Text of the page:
By Natasha Lennard
Do we need to assert that Blue Lives Matter? In the wake of the killing of five Dallas police officers Thursday, it might seem so. President Obama called the shooting "vicious, calculated and despicable." The New York Post proclaimed "Civil War" on its cover. In the same week when thousands of us took to the streets to once again insist that Black Lives Matter, events in Dallas will force a number of false equivalences to be drawn. First among them is that if we say Black Lives Matter, we must say in the same breath Blue Lives Matter.
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I won't say Blue Lives Matter, because it does not need to be said. We know this because the death of five officers this week provoked an immediate response from the president, as did the assassination of two NYPD officers in 2014. That's what mattering looks like. While the president’s remarks earlier in the week on the deaths of Alton Sterling and Philando Castile were moving, dozens of unarmed black men killed by cop go without presidential comment. For instance, U.S. police killed more than 100 unarmed black men last year alone. The fact that there are too many such killings for Obama to speak to individually? That's what not mattering looks like in a society.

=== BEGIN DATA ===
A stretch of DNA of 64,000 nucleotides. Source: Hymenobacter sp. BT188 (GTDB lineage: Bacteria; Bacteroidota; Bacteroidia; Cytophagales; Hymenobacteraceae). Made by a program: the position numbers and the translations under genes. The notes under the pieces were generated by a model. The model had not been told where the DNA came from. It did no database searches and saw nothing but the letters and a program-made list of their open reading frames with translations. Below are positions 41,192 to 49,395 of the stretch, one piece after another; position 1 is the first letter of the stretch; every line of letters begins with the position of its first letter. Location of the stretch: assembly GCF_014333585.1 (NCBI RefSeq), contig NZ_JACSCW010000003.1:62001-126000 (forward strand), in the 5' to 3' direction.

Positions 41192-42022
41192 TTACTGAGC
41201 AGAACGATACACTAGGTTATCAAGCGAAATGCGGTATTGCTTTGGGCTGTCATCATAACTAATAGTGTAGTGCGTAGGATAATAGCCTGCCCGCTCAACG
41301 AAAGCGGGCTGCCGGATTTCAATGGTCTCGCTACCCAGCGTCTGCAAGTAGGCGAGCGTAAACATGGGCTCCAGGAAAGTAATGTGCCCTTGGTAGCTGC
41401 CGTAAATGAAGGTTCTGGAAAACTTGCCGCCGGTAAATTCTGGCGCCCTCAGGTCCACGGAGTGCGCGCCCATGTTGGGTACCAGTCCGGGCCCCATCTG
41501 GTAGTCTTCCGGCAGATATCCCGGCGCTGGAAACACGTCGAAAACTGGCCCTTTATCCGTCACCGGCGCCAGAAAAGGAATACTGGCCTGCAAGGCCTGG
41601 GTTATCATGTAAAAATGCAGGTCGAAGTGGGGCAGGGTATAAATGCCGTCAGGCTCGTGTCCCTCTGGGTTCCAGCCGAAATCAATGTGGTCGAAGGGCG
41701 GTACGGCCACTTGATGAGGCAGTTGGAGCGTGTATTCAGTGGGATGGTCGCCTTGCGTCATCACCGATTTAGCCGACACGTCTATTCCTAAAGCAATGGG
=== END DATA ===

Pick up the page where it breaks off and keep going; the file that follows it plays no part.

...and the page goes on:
There was never any doubt about the mattering of cops' lives in this country. To say Blue Lives Matter is to falsely assert that the cops' lives are undervalued and systematically discarded. They are not — no life should be — and the shootings in Dallas do not change that fact.
Five police deaths provoke cries of "Civil War," but hundreds of black deaths are just the "tragic" normal.